This editorial will appear in tomorrow’s print edition.
Is that all you got, WTO?
Americans rooting for the Boeing Co.’s success have been waiting apprehensively for a World Trade Organization’s ruling on whether the U.S. government has been unfairly subsidizing the aerospace company’s commercial jets.
The answer, announced last week, was yes. According to the arbiters of international free trade, Boeing’s jets have benefited from about $5 billion in illegal assistance.
Two billion dollars of that is a 10-year-old, recycled complaint about a federal tax advantage that has long since been rescinded. The remainder, roughly $3 billion, includes NASA money and some state financial incentives, including favorable tax treatment in Washington.
Despite those nine-figure numbers, this is a victory for Boeing. It amounts to the collapse of a countersuit European officials filed in response to the American company’s complaint that Airbus has been unfairly coddled with government money.
In June, the WTO found in Boeing’s favor, deciding that Airbus had been unfairly subsidized by European governments to the tune of $20 billion. Last week, the WTO rejected most of Airbus’ counterclaim that Boeing had gotten $24 billion in illegal assistance from the U.S. government.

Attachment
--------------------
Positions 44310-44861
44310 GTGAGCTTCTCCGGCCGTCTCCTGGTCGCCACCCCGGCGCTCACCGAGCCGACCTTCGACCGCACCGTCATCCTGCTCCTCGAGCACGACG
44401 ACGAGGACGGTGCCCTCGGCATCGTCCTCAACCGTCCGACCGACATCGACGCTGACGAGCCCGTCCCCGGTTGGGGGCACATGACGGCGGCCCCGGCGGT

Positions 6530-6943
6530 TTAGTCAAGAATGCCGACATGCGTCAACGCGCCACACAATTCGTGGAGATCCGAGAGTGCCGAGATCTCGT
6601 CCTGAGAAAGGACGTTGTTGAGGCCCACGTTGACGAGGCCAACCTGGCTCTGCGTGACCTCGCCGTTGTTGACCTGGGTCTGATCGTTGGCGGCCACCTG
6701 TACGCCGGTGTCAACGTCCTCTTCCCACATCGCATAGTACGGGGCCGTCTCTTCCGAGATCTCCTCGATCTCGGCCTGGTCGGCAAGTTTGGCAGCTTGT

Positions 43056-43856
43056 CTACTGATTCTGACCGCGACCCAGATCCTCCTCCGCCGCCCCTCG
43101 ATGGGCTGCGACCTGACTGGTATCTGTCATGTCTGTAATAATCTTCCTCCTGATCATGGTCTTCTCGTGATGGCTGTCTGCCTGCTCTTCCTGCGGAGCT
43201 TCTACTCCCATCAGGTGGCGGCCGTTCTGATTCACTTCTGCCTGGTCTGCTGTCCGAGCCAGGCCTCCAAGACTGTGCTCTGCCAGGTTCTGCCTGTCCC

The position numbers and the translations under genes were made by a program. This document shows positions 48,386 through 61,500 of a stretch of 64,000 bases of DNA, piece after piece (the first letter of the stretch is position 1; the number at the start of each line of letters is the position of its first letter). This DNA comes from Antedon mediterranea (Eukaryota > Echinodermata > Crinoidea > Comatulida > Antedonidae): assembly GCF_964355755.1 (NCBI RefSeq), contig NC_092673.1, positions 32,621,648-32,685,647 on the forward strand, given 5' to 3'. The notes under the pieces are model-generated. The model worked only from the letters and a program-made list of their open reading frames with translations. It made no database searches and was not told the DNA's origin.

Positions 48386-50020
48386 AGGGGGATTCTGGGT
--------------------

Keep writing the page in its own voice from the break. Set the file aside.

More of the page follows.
Now that the respective claims of Airbus and Boeing have been weighed and decided, it’s time to take a hard look at the European bid for the Pentagon’s $35 billion contract to replace the Air Force’s airborne tanker fleet.
EADS, Airbus’ parent company, has been jousting with Boeing for this huge procurement job for the better part of the last decade. The Air Force has bungled the proceedings twice, most recently in 2008 by making boneheaded mistakes – in EADS’ favor – while evaluating the two companies’ proposals.
The WTO’s decisions this summer have made it abundantly clear that Airbus has received far more unfair public assistance than Boeing.
Boeing’s subsidies, by and large, have come indirectly, as a result of transferring technologies from one division to another. Airbus’ subsidies, in contrast, have mostly come in the form of straight cash to cover the costs of bringing commercial jets to market.
This “launch aid” typically consists of low-interest government loans that don’t have to be paid back until a jet becomes a money-maker. That kind of backing makes it easy to roll the dice against an American company that actually faces market discipline.
The WTO has clearly established that the Airbus 330A – the plane EADS wants to sell to the Air Force – flies on billions of dollars worth of European subsidies. When the Pentagon makes the final decision on which company will build its tankers, that updraft of cheap public money should be a big factor.